What does every athlete or fitness enthusiast want the key to? We all yearn for that space where exercise feels effortless physically and meditative mentally. In Western athletics, we call this “the zone.”
As an athlete in my mid-30’s, my body was breaking down from all the years of training and competing. Fifteen years ago, a female friend of mine recommended yoga. I was amazed at what she could do with her body. The competitor in me had to take this on.
While I loved the practice of asana, I was most intrigued by yoga breathing; pranayama. You see, without the breath, it’s not yoga. It’s exercise. The pranayama (or conscious breathing) is what “yokes” the body/mind. So, if the breathing was having such a profound effect in the movement of yoga, why wouldn’t it within cardiovascular and strength-training exercise?
With this understanding, I began to develop a very intimate relationship with the breath. Into the lab I went . . .and by lab, I mean my body. The breath showed me all the hidden secrets of the body/mind relationship.
There were a few key areas that intrigued me when I started to blend the two worlds of yoga and athletic training. Yogi’s were focused on transcending the mind. They knew the breath was their greatest tool to reach higher states of consciousness. They also knew respiration played a large role in the function of our digestive system; what we know call the seat of our “Second Brain.”
Our digestive system is vessel of untapped energy levels driven by our emotions. Emotions are energy in motion. When we mouth breathe, we slow digestive fire. When we nasal breathe, we activate digestion.
I started by using the breath as a tool to warm-up my body. No more junk miles for me. I could use the breath to activate my digestive system and warm the body up from the inside out. Pranayama is used to create heat in the body (or tapas) and it’s also used to cool the body down. So, I wove it into restoration and relaxation at the end of my trainings.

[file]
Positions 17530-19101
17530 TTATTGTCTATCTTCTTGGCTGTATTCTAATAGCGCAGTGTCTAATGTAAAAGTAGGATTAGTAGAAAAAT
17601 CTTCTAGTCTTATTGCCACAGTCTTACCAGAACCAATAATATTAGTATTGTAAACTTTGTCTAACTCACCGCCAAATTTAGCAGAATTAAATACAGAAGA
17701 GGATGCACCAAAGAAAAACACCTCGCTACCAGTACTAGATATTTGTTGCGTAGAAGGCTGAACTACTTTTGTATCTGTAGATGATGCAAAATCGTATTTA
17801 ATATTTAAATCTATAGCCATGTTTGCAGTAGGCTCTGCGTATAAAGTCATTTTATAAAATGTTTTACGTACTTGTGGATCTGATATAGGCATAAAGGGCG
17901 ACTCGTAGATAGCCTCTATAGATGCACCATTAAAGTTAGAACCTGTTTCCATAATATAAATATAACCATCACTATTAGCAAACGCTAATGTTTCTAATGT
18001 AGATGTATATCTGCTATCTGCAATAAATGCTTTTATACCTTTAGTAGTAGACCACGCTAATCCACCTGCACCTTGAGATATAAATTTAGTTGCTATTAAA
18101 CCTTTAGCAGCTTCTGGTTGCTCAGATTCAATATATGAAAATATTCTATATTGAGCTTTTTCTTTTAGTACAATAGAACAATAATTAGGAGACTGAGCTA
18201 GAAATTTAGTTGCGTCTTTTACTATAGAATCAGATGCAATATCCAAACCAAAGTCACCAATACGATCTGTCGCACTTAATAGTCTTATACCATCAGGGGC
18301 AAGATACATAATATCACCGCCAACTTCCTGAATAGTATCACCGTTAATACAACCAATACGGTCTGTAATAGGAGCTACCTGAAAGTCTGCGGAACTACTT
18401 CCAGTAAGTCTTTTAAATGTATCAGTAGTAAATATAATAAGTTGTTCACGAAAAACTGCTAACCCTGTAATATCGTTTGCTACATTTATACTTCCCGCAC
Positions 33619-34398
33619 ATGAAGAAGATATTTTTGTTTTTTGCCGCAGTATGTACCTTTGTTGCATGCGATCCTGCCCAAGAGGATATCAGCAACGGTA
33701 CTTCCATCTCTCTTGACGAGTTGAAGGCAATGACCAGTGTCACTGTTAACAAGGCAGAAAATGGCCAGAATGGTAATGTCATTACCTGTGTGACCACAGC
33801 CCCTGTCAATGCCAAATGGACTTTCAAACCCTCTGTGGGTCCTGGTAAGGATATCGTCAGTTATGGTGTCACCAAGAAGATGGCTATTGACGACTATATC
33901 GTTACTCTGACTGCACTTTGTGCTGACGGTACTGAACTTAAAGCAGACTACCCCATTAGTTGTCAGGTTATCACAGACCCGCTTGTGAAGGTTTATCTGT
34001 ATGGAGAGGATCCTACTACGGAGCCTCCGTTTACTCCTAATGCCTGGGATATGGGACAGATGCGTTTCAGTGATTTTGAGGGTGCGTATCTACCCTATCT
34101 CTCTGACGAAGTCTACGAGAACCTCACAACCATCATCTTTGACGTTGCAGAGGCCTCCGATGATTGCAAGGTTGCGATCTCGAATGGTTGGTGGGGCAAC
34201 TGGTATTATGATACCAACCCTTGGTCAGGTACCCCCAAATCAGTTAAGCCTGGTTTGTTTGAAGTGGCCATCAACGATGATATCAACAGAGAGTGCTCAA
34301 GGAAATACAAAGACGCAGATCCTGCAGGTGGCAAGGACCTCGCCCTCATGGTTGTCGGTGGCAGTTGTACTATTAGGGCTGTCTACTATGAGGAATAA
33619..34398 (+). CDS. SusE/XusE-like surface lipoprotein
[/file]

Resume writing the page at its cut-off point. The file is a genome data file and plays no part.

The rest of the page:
But, here was the magic to using the breath in my warm-ups. Not only was my body energized and ready for my workout, I was in the zone; that magical place all athletes yearn for. And, I was in the zone EVERY time I worked out. No more searching. I had learned the science of transcending the mind, uniting the mind with the body and turning my training in effortless states of being. My body performed at levels I had not experienced and it was effortless!
Diaphragmatic breathing or Dirgha as its’ called in yoga is the main breathing pattern we should be using in the meat of our workouts. Today, we’re going to use this breath systematically as a warm-up routine.
A 10-Minute Warm-up Routine:
· Begin nasal breathing using the diaphragmatic breath. Develop a steady rhythm of breathing.
· Next, begin diaphragmatic breathing with a system of counting to three (either strides, pedals or seconds). Inhale the breath for a count of three, retend the breath for a count of three, exhale for three and hold the breath out for a count of three. Repeat this for five minutes.
· Weave another layer into your practice by moving through the same sequence as above but taking six breaths at an intensified pace between rounds. Repeat this for three minutes.
· End with several rounds of alternate nostril breathing.
I lead this warm-up on a spin bike for an easy demonstration of the technique. You can do this with any piece of cardio equipment or outdoors in your walking, running or cycling routine. If using the six count feels too challenging, reduce it to three, four or five and build your way up to six. For the rest of your workout, breathe from your diaphragm and watch how your body performs for you.
It takes time to transition from mouth breathing to nasal breathing in exercise and/or athletic training. Once we strengthen respiration, all yoga breathing techniques can be integrated into your workouts and sequenced in hundreds of dynamic ways. Imagine weaving various forms of pranayama into speed and endurance training. You can! It begins with training the diaphragm muscle.
The no pain, no gain theory is old news. Develop a relationship of trust and respect with your body and you’ll be amazed at how it will perform for you. Nasal breathing is the key to unlocking the mysteries of the body, and yoga breathing provides “body OVER mind” flow states that feel like meditation-in-motion.
Learn more about yoga breathing for performance in my Performance Breathing Camp December 6th & 7th at The Peaks Resort in Telluride, CO.